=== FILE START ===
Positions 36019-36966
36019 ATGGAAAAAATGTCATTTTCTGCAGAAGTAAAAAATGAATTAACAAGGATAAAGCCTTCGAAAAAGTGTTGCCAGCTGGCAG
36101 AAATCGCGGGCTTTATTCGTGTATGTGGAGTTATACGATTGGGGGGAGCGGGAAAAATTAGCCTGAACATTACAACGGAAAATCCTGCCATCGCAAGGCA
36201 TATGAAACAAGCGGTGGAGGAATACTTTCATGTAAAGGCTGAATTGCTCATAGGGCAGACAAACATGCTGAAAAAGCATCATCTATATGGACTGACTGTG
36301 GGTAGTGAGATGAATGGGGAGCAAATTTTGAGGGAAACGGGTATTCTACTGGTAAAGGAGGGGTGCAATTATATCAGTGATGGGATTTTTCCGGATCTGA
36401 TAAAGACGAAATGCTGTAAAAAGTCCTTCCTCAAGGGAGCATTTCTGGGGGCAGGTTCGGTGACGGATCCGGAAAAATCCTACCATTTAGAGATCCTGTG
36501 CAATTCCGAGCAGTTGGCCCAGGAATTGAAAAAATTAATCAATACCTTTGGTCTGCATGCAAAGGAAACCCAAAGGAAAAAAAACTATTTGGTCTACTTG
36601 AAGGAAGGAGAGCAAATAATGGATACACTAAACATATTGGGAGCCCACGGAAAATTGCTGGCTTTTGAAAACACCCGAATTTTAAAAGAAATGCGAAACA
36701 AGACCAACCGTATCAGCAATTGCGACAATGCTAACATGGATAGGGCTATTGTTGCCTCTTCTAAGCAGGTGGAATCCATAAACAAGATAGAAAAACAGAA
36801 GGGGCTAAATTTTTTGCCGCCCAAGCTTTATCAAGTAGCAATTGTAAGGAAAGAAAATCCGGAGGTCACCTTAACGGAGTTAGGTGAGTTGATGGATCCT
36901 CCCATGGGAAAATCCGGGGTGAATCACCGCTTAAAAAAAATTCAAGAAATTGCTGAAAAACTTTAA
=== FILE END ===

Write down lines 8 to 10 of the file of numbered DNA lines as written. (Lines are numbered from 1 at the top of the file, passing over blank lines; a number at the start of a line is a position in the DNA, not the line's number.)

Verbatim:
36601 AAGGAAGGAGAGCAAATAATGGATACACTAAACATATTGGGAGCCCACGGAAAATTGCTGGCTTTTGAAAACACCCGAATTTTAAAAGAAATGCGAAACA
36701 AGACCAACCGTATCAGCAATTGCGACAATGCTAACATGGATAGGGCTATTGTTGCCTCTTCTAAGCAGGTGGAATCCATAAACAAGATAGAAAAACAGAA
36801 GGGGCTAAATTTTTTGCCGCCCAAGCTTTATCAAGTAGCAATTGTAAGGAAAGAAAATCCGGAGGTCACCTTAACGGAGTTAGGTGAGTTGATGGATCCT